It’s no coincidence the Reign of Terror followed within weeks. Financial trust had been shattered with an explosion in paper currency, and the arbitrary repudiation of prior assignat issues. On September 8, 1793 it was decreed economic criminals were to be guillotined. On September 9 paramilitaries were formed to force farmers to hand over their produce. At month’s end the infamous “Law of the Maximum” was passed with a few basic rules:

1.    The price of necessities was fixed at 1.3 times its 1790 price. 

2.    Transport costs were added at a fixed mileage rate. 

3.    Wholesalers were allowed a 5 per cent profit. 

4.    Retailers got a 10 per cent profit. 

5.    Violators were guillotined!

In November all precious metal trading was suppressed. In May 1794, the death penalty was decreed for anyone convicted of "having asked, before a bargain was concluded, in what money payment was to be made!" It’s estimated up to 70 per cent of the “Terror’s” 40,000 victims, committed economic crimes!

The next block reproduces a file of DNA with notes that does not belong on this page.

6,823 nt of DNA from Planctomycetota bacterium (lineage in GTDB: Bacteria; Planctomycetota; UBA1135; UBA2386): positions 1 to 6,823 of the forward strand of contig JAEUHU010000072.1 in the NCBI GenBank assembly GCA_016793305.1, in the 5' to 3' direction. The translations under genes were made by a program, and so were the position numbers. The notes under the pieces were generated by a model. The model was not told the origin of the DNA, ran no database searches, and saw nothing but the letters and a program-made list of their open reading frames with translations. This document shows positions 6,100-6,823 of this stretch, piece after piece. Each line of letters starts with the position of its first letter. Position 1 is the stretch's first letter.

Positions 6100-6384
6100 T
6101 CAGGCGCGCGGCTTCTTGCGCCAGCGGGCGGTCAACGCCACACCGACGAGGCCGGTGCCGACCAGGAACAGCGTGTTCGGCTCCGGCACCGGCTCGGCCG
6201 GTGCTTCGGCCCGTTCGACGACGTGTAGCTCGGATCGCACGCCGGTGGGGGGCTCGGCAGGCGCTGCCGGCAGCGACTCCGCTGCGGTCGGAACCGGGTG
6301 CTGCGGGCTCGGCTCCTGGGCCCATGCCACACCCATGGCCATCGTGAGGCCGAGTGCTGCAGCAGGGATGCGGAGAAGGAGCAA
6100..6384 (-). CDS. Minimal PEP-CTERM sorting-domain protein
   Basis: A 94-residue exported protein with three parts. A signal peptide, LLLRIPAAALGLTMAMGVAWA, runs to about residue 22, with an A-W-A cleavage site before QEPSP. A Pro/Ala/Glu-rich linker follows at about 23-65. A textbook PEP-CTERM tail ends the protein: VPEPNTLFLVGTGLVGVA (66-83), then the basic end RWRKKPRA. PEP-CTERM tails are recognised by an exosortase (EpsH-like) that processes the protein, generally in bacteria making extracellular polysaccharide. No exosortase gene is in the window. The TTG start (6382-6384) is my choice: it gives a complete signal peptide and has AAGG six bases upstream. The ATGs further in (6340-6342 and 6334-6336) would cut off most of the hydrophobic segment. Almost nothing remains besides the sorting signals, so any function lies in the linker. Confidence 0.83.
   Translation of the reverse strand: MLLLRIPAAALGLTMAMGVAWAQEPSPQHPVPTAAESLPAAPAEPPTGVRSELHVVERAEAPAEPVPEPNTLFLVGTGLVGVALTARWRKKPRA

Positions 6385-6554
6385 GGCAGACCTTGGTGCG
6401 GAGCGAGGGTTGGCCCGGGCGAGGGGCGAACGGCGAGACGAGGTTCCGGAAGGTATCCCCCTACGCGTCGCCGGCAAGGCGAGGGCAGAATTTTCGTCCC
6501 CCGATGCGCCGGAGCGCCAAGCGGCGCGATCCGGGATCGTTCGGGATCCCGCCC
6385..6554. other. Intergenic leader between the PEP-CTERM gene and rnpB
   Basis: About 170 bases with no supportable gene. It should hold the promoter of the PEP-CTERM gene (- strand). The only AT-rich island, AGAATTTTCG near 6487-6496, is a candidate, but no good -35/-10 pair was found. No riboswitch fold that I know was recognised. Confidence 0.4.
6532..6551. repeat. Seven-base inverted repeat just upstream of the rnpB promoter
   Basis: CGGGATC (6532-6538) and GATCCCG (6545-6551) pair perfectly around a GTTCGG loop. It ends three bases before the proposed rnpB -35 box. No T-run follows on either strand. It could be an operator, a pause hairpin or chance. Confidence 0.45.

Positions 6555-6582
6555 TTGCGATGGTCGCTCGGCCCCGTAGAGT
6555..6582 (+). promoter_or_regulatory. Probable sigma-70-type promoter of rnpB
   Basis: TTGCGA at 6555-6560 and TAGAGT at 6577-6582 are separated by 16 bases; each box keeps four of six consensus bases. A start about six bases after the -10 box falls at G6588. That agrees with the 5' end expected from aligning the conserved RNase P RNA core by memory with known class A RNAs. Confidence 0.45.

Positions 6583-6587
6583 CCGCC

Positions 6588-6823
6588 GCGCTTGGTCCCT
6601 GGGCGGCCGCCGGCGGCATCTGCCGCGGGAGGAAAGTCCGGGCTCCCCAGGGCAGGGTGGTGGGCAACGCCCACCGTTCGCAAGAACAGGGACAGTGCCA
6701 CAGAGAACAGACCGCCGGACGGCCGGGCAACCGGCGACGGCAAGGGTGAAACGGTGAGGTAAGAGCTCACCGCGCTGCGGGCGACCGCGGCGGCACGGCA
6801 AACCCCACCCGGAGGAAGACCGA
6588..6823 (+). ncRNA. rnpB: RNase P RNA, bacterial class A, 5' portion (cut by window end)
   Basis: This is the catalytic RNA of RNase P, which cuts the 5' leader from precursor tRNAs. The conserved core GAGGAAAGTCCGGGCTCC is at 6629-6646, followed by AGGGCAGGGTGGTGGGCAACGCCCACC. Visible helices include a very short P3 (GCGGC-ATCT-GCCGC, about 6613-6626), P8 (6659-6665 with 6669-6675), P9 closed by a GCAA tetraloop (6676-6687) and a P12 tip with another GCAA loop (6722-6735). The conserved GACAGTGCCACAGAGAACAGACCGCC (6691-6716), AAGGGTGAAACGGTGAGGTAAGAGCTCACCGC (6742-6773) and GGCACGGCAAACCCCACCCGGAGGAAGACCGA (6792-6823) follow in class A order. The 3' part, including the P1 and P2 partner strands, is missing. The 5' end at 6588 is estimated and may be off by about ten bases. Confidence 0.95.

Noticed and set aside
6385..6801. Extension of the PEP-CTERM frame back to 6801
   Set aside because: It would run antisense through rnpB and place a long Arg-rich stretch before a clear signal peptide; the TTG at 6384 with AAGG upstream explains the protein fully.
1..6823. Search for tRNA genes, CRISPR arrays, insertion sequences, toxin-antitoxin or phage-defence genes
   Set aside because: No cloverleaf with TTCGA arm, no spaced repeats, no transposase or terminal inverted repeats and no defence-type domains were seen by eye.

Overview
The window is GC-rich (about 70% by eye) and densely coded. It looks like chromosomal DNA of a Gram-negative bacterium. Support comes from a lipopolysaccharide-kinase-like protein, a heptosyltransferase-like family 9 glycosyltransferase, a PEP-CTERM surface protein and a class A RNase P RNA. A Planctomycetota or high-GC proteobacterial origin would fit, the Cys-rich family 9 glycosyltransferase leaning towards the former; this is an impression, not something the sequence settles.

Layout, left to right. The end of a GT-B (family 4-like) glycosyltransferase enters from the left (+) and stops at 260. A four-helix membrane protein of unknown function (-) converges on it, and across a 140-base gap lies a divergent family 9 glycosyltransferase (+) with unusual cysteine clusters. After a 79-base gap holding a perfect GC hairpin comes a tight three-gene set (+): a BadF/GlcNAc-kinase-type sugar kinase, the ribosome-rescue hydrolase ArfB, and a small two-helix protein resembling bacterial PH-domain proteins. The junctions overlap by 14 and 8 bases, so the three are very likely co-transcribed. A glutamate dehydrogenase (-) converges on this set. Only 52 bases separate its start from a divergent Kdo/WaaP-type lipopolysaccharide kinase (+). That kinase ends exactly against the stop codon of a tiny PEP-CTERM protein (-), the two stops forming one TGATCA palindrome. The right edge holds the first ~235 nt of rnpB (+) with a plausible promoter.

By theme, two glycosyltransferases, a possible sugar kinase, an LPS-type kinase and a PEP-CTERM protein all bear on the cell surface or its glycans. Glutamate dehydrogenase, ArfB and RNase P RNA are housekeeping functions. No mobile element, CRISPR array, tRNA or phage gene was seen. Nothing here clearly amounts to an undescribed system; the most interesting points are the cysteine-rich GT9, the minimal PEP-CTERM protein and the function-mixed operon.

The blood lust ended on July 28, 1794 when Robespierre was guillotined. On Xmas Eve the Maximum Law was repealed. By this time 7 billion assignats were in circulation – 17.5 times the original issue. Little wonder their value was down about 80 per cent.

But once your hooked on easy money it’s very difficult to walk away. Echoing the exponential growth of the Weimar Republic’s money supply a century later, the issue of assignats exploded. QE10 boosted circulation to 10,000 by May 1795. In July QE11 added another 4 billion. By Xmas 1795 QE12 had put a further 26,000 Assignats on the street. This economic madness only stopped on 18 Feb 1796 when the assignats printing plates were publicly destroyed. By this stage assignats had lost 99.9 per cent of their value, so the destruction was a symbolic gesture.

Fast forward to 2013